Lady & Ron Kallmier

Lady and I ran into a friend who’d caught this huge salmon down at the beach. As I took the photo, I wasn’t watching the dog and as you can see, her nose in only millimetres away from the fish… the scallywag!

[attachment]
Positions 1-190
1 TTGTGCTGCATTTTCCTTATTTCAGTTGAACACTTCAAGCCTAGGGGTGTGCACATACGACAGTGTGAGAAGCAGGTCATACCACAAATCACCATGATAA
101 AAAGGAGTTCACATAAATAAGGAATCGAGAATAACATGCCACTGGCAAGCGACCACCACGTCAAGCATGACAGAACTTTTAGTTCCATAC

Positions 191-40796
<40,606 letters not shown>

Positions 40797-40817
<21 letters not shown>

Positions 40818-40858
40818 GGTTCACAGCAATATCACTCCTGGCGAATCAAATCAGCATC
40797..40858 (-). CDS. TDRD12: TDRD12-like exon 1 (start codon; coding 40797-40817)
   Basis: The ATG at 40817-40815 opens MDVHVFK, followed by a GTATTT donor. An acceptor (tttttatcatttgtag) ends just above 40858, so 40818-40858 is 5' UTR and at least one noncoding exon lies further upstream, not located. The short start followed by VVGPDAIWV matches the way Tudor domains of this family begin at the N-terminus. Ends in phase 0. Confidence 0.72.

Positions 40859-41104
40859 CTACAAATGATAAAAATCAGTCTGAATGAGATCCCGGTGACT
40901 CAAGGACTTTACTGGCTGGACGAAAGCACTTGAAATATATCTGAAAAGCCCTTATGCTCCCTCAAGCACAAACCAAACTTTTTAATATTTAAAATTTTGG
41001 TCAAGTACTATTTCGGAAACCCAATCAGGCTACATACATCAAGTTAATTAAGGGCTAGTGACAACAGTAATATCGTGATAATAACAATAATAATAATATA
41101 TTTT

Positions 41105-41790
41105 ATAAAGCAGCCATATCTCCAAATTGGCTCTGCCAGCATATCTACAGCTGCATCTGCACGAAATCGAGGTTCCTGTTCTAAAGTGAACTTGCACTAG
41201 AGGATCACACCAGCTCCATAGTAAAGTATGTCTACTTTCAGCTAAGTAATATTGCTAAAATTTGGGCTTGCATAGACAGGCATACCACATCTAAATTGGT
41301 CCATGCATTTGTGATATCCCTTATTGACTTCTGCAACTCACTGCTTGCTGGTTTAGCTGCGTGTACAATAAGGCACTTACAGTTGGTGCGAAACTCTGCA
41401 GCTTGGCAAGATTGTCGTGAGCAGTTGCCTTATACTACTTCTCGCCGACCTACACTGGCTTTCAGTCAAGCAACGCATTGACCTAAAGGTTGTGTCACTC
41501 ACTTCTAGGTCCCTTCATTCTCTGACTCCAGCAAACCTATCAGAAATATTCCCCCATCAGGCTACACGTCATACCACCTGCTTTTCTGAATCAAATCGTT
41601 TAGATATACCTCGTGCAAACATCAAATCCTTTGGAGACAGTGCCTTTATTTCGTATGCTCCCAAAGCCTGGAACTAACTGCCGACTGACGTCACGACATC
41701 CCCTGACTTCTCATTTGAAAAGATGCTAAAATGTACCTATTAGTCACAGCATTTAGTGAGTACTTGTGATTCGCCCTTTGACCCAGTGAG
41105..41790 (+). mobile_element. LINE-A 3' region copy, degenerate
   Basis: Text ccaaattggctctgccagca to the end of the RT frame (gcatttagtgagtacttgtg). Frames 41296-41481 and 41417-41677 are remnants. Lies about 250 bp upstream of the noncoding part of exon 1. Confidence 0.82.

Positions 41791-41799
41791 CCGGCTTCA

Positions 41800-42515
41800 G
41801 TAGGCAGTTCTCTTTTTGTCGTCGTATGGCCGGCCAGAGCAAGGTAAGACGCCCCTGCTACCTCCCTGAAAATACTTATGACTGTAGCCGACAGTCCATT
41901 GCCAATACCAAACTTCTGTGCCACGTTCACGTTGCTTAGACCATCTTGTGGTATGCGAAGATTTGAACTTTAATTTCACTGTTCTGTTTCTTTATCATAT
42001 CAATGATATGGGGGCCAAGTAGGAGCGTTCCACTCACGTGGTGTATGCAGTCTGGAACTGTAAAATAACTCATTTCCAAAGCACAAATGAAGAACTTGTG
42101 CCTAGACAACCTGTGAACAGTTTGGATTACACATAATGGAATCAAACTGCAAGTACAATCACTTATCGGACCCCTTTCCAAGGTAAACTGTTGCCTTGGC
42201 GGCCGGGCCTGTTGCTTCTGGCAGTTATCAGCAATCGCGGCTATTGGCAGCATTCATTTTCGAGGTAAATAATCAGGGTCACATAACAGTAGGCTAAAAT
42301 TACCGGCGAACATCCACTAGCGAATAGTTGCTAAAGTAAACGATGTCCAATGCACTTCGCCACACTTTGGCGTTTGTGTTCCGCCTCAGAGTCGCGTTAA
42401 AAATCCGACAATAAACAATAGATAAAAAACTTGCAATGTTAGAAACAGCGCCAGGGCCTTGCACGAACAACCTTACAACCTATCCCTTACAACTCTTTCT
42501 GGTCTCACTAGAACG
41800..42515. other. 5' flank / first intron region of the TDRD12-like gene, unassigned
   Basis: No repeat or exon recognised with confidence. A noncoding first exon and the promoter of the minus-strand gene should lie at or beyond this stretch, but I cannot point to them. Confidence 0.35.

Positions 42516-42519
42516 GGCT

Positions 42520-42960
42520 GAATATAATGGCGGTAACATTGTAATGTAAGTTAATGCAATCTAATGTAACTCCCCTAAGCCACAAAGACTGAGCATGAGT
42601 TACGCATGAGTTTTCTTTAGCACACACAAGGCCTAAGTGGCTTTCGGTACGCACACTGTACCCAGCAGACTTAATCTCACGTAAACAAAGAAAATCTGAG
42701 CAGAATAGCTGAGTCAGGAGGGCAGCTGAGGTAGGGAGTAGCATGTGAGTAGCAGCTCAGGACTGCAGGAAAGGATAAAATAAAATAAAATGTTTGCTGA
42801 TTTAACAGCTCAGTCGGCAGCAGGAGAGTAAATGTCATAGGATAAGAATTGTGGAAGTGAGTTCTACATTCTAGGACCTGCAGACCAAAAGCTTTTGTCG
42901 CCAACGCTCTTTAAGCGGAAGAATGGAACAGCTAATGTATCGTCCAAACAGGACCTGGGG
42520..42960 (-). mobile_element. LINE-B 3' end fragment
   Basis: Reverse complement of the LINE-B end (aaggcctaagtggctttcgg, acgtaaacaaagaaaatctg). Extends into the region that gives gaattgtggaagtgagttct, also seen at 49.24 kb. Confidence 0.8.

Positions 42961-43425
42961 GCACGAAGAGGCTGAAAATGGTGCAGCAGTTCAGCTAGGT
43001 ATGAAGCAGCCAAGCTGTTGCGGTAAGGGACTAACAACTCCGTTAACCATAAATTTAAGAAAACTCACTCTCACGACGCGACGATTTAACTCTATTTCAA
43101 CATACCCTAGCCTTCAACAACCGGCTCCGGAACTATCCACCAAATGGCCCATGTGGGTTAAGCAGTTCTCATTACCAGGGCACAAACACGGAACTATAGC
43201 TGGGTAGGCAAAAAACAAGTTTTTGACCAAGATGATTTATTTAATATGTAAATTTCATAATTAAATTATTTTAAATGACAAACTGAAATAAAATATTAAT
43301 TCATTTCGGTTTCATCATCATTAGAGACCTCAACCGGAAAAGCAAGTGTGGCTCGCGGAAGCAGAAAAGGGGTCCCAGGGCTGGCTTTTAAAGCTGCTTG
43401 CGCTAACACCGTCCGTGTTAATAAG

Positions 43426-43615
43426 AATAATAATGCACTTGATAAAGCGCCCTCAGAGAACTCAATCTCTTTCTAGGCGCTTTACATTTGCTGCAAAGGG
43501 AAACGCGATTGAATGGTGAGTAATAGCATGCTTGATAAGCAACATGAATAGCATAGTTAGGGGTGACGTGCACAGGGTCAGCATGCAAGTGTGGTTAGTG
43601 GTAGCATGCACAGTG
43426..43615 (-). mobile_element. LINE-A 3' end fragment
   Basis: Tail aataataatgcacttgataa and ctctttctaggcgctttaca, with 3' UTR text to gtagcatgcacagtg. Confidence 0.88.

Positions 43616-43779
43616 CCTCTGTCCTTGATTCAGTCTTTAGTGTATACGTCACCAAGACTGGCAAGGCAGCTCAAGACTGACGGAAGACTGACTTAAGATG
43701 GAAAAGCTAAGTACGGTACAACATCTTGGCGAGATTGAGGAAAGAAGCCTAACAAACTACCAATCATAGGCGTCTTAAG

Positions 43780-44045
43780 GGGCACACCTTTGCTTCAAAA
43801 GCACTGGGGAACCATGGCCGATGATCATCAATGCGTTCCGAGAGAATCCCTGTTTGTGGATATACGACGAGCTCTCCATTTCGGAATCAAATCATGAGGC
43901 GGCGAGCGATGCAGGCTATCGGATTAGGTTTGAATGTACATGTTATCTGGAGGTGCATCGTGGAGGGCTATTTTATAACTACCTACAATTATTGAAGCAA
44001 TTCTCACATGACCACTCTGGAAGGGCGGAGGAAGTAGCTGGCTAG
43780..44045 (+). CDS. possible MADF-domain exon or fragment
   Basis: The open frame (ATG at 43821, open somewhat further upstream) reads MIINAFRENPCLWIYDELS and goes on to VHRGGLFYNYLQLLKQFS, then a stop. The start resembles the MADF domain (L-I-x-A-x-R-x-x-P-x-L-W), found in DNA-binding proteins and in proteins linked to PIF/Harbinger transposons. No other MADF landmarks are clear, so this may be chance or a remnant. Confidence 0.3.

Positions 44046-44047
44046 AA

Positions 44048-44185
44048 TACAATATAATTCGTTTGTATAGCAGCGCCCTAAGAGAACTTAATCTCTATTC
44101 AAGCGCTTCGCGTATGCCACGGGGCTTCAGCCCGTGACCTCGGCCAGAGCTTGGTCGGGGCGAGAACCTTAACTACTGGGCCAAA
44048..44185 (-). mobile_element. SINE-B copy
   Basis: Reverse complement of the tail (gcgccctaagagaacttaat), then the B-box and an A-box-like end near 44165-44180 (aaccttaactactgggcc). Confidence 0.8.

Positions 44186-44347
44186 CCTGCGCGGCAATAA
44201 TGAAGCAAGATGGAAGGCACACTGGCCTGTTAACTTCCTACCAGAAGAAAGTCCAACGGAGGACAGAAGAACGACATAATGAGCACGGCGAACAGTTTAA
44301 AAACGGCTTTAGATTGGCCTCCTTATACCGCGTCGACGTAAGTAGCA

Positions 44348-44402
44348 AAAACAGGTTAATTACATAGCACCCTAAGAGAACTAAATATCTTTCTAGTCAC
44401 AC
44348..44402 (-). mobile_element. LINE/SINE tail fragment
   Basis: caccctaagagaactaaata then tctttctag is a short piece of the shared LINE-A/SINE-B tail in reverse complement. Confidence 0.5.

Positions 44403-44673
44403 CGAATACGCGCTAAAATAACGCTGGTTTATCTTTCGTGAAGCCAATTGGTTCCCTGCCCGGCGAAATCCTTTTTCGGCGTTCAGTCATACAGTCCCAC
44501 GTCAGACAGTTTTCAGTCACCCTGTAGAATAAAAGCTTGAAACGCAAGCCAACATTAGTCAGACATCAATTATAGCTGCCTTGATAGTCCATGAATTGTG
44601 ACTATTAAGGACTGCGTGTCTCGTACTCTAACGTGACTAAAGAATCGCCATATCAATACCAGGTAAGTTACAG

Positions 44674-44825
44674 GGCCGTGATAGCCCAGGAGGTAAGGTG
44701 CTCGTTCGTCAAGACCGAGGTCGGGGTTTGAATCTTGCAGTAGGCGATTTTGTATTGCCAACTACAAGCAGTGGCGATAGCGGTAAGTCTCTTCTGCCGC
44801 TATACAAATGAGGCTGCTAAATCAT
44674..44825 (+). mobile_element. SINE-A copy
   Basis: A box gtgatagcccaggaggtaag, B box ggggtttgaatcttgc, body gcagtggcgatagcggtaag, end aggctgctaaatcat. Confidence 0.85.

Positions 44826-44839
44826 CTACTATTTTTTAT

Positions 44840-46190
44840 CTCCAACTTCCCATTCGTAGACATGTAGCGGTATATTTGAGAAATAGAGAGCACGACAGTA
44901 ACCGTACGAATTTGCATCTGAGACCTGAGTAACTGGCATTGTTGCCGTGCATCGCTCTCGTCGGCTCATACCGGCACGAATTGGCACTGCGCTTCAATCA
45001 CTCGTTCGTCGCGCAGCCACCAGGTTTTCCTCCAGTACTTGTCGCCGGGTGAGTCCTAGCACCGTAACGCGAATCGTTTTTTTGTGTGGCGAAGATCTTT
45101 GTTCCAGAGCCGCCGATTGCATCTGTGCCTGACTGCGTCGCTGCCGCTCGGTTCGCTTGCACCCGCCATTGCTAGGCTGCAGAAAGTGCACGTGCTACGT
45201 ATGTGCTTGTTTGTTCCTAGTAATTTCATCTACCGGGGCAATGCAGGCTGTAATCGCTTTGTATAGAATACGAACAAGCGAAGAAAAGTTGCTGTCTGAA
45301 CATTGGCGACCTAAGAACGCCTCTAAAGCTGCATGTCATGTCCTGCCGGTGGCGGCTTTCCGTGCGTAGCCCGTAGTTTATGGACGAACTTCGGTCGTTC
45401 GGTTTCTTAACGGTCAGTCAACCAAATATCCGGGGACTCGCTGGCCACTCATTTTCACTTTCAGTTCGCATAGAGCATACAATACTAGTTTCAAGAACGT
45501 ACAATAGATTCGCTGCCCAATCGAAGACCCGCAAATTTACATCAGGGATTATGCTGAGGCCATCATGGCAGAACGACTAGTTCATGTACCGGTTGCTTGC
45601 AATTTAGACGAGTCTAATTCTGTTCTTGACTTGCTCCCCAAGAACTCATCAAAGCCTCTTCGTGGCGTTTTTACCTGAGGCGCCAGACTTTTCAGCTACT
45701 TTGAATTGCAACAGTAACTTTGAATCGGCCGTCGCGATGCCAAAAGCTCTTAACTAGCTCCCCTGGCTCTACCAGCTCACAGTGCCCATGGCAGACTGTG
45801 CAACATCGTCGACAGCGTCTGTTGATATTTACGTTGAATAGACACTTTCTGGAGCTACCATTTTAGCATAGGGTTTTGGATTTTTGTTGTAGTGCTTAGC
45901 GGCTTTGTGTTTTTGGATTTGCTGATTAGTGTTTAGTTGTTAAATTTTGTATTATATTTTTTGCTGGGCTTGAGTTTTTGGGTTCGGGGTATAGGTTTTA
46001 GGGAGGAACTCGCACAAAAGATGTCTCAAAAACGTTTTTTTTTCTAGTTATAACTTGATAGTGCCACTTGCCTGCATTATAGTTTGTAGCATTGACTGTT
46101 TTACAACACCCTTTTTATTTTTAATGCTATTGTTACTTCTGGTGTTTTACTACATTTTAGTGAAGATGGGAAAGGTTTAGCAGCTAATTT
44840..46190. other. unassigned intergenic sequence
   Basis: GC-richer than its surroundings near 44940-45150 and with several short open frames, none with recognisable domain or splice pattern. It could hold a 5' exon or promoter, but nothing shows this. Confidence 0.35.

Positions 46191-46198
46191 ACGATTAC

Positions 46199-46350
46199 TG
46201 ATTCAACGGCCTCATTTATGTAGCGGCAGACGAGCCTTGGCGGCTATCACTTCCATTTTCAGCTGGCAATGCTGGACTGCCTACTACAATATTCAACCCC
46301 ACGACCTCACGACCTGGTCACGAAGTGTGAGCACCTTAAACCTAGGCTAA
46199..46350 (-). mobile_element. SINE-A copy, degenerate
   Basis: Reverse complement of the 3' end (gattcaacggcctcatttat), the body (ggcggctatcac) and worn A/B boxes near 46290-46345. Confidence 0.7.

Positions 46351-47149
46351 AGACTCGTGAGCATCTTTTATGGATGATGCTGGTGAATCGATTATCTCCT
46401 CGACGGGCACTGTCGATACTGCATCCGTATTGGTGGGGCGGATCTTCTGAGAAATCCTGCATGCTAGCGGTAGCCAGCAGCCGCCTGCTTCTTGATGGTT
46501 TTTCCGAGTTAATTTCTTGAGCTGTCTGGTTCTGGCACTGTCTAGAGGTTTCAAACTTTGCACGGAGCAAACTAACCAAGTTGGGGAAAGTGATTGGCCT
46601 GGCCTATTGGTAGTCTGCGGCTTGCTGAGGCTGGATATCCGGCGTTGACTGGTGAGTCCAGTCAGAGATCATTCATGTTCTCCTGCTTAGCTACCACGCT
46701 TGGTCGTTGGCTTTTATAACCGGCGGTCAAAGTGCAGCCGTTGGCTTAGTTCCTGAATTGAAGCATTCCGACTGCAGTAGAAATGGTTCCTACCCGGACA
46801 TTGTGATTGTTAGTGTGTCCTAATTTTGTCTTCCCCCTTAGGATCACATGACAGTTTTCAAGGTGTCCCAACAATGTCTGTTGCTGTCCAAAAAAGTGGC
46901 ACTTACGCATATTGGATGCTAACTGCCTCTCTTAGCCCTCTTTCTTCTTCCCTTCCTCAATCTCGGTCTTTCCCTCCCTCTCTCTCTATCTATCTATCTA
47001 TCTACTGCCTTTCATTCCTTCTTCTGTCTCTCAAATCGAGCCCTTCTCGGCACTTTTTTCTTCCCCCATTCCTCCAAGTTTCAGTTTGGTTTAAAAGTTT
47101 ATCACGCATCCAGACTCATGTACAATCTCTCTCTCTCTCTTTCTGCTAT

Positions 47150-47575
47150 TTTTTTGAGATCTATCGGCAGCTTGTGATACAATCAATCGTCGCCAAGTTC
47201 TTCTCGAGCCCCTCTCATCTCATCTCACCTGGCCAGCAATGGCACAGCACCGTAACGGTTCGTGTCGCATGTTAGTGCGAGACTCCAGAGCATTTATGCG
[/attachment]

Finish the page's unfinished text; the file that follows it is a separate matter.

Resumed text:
I’ve done a lot better on the research front. I’m continuing my research into the stories of Australians serving in France during WWI. I’m really excited about how this is going and how lucky I am to be putting these stories together in 2020 when I have so many resources online at my fingertips and I can flit around all over the place to build really comprehensive profiles. It really enhances my capacity to get inside their shoes, slip inside their skin and try to get some idea of how they lived, breathed and possibly even viewed the world around them. Or, at least, I can delude myself into believing I can. After all, these people aren’t going to be so obsessed with themselves on so many different levels as I am, and they might even appreciate finding out what I’ve put together and would get quite a surprise. I certainly haven’t allowed for things like getting a song stuck in their heads for hours on end. Or, what it’s like to basically be a bloke. That is exceeding the realms of even my over-zealous research. Moreover, I also need to factor in what goes on in my own mind. Sometimes, there’s absolutely no traffic at all, and at other times, the same thought can get stuck driving round and round the roundabout, and there’s equally very little to report. So after that rethink, I’m going to retract my great confidence about stepping into these soldiers boots and confess that no matter how much research I do, they’ll still be characters where the facts will always be infused with a dose of me along with the effects of being buried in history for over 100 years.